Finding a reliable SUV can be a chore, but sites like Consumer Reports make your search much easier. Of all the smaller sport utility vehicles they reviewed, five of them stood out as having the highest scores. The Kia Sportage was one of them.
Let’s look at what Consumer Reports reviewers thought was good and bad about the Kia Sportage and how well it fared with its competitors.
What’s good about the Kia Sportage?
Powering up this compact SUV is a 2.4-liter four-cylinder producing 181 hp. Paired with it is a six-speed automatic that smoothly switches gears when increasing speed. The handling is nimble and well-controlled, making it fun to drive.
The Kia Sportage may be a compact SUV, but it can still tow a fair amount of weight. The rating for this Kia is 2,000 lbs, which is about 500 lbs more than other SUVs in the same segment. The only issue is that whatever the Sportage hauls, it has to have its own braking system.
It also excels when it comes to braking. Stopping distances were rather short for both wet and dry surfaces. Consumer Reports noted that when they tested the wet conditions, the Kia could stop just a few feet longer than the distance for dry conditions.
The front and rear seats are pretty roomy, with comfortable seating and plenty of elbow room for two adults. Most models will come with a power driver’s seat with adjustments to customize the seat position to your preferences.
What could they improve upon?
One of the most disappointing areas of the Kia Sportage lies with its fuel economy. At 23 mpg overall and 16 mpg in the city, the Sportage falls way behind some of its rivals. Highway mileage falls in the 32 mpg range, which is OK, but could be better compared to others in its class.
Visibility is also another area of concern. Due to the exterior styling of the SUV, the windows are rather small. There are no rear-corner windows, and there’s also a wide roof pillar causing a bit of a blind-spot in the back corners of the vehicle. The rear window is a fair size, but could be larger.
Kia’s Sportage SUV has a decent infotainment system that comes with Apple CarPlay and Android Auto. All controls and knobs are easy to use, and navigating the screen apps is easy as well. However, the biggest problem is that many drivers complained that it was too hard to reach the media system from the driver’s seat while driving.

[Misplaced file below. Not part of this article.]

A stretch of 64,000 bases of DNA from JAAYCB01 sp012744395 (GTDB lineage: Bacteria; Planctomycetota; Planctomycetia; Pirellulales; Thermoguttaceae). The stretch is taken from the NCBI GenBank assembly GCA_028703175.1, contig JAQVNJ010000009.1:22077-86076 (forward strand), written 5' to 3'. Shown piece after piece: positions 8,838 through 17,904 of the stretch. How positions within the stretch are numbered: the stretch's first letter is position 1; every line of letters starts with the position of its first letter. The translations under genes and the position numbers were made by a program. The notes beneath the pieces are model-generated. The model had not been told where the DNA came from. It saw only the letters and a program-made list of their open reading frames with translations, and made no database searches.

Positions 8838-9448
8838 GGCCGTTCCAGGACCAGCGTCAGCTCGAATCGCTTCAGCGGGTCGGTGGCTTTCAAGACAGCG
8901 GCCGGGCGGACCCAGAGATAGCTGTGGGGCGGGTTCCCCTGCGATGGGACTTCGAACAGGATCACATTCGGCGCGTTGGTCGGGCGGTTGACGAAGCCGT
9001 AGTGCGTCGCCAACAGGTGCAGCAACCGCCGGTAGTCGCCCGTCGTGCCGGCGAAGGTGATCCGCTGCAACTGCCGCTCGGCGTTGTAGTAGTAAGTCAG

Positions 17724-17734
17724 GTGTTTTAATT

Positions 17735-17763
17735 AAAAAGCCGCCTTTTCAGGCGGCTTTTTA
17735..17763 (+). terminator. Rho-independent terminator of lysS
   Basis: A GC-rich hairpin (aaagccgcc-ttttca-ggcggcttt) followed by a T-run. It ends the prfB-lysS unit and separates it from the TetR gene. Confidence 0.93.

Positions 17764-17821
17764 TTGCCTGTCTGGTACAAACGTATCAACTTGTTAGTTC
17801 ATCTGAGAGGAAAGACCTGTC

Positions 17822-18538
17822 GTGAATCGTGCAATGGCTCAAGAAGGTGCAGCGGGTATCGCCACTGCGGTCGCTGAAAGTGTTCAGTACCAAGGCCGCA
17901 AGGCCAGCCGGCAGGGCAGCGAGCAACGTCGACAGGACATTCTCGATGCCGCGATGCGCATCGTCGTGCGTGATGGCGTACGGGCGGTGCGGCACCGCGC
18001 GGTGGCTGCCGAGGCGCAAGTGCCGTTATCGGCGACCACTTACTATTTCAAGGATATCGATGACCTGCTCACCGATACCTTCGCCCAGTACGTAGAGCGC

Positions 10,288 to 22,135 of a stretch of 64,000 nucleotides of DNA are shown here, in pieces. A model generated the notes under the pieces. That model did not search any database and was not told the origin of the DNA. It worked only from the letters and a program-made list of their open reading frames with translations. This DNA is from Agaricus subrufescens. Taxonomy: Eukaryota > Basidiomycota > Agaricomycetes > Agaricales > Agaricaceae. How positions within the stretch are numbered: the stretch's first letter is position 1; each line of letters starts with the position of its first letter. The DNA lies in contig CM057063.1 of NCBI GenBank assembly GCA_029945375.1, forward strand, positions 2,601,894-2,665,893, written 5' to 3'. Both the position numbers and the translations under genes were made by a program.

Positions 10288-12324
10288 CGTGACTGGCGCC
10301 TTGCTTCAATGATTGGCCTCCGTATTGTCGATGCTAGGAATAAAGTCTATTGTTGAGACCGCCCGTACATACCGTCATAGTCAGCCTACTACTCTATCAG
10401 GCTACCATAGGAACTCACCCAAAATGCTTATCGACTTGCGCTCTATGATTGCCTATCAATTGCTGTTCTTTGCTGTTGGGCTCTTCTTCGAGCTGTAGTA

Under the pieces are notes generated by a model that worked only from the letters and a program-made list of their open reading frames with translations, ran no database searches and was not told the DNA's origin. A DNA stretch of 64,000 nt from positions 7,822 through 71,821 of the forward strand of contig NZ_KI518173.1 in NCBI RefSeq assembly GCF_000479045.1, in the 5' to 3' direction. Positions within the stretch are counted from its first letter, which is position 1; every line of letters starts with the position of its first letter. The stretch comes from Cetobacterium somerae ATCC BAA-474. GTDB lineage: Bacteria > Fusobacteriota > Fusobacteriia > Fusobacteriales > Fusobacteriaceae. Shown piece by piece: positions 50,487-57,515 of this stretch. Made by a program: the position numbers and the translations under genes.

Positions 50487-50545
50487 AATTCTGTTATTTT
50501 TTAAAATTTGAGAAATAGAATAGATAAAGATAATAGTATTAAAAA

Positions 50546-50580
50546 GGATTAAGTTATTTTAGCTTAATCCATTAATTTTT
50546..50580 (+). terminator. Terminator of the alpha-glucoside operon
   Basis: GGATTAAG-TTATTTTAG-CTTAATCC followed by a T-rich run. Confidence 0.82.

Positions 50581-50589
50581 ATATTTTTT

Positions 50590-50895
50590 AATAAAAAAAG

Sportage reliability vs. its competitors
The five most reliable compact SUVs, according to Consumer Reports, include the Kia Sportage along with the Chevy Equinox, Mazda CX-5, Subaru Forester, and the Honda CR-V.
Consumer Reports gave both the Mazda CX-5 and the Subaru Forester a score of 84 out of 100 possible points. The Forester had better fuel economy ratings with 38 mpg on the highway and 28 overall. Mazda came in just above the Sportage, with 33 highway mpg.
Honda’s CR-V received a score of 77, and the Chevy Equinox came in one point lower at 76. Honda fuel economy is quite a bit higher than the Sportage, earning a rating of 32 mpg on the highway. The Equinox is slightly better than the Kia, with 34 highway mpg and 25 overall.
The Kia Sportage came in at 5th place according to Consumer Reports data, but it beat out a few big-name SUVs as well. It’s rated better than the Toyota RAV4, Hyundai Tucson, and even the Jeep Cherokee. The Sportage was redesigned in 2017, and Consumer Reports data shows that there have been no significant engine, transmission, or electrical issues reported by Sportage drivers in the past several model years. The climate system and suspension received some complaints in earlier model years, but since 2018 have shown improvement.
Kia designed the Sportage to be a compact SUV, but it packs a bigger punch than you’d expect. With above-average performance, smooth handling, and comfortable seating, this Kia promises to please even the toughest critics.